Animated Highlights 2021: Isolation & Connection

Day four of the Manipulate Festival saw a collection of short animated films presented by Edinburgh Short Film Festival; and all curated around the themes of isolation and connection. While they do not address the COVID-19 pandemic directly, they nonetheless emerge as a varied reminder of what we have and what we have lost. The films vary dramatically in length, tone and style. All however prove sensationally distinctive, and stitched together paint an abstract and moving portrait of the turmoil that we can experience inside our own selves.

Some of the films are dazzling, sometimes disorientating examples of hand drawn animation, while others lean more heavily towards CGI and stop motion. Some of these styles fare better than others, with one or two coming across as too uncanny to appreciate in full. But all have a quiet beauty that either streaks its way across the screen, or dwells in the most minute of details. As a showcase of what animation can achieve, it is a remarkable display of talent.

Death, loneliness and family are just some of the things addressed by the films. More generally, some simply place great value on company, an especially moving sentiment now of all times. While some of the films such as ‘De Passant’ and ‘Trap’ lean more heavily towards a more resonant, poignant feel, others are a potent mixture of bleakness and absurdity - ‘Nigel’ is the standout example of this.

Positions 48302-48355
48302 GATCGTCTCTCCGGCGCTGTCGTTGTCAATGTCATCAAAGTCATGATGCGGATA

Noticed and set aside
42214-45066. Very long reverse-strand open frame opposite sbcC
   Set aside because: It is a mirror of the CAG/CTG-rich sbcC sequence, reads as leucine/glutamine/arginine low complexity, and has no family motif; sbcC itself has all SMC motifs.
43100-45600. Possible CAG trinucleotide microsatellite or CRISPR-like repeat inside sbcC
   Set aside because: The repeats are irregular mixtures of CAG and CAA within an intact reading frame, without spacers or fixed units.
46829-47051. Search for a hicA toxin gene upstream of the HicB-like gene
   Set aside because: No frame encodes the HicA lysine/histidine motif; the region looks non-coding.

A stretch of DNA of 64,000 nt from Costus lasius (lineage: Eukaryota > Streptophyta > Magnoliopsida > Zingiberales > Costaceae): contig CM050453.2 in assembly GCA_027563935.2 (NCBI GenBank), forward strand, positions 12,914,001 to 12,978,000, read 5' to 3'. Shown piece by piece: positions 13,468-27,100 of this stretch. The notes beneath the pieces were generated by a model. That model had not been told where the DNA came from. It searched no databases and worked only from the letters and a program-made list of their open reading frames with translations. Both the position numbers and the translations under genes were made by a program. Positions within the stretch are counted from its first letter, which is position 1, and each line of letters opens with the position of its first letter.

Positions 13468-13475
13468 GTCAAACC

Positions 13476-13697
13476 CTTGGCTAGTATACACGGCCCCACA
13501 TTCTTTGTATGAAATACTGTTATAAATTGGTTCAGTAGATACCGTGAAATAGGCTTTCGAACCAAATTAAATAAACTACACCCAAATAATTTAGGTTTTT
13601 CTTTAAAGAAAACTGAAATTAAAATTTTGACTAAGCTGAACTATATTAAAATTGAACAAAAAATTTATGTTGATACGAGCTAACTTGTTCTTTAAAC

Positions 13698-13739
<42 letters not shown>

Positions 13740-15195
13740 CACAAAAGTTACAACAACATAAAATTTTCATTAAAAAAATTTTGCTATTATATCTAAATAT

Stylistically the collection never really manages to outdo the opening film ‘The Flood is Coming.’ This ten-minute adventure feels like a Picasso painting injected with life and being stripped back layer by layer, characters unravelling in all senses as the short progresses. Make no mistake however, this collection is no one-trick pony. All the entries are testimonies to the most moving, puzzling and amusing products that imagination can conjure. These highlights are as disorientating as they are fascinating, capable of finding solace in the smallest of things while somehow reaching out to as vast an audience as possible.

Originally published at https://theweereview.com on February 4, 2021.

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James Hanton

James Hanton

I write mostly for Outtake Mag, The Indiependent, The Wee Review and Starburst Magazine UK. I have also been published in The Guardian and The Quietus.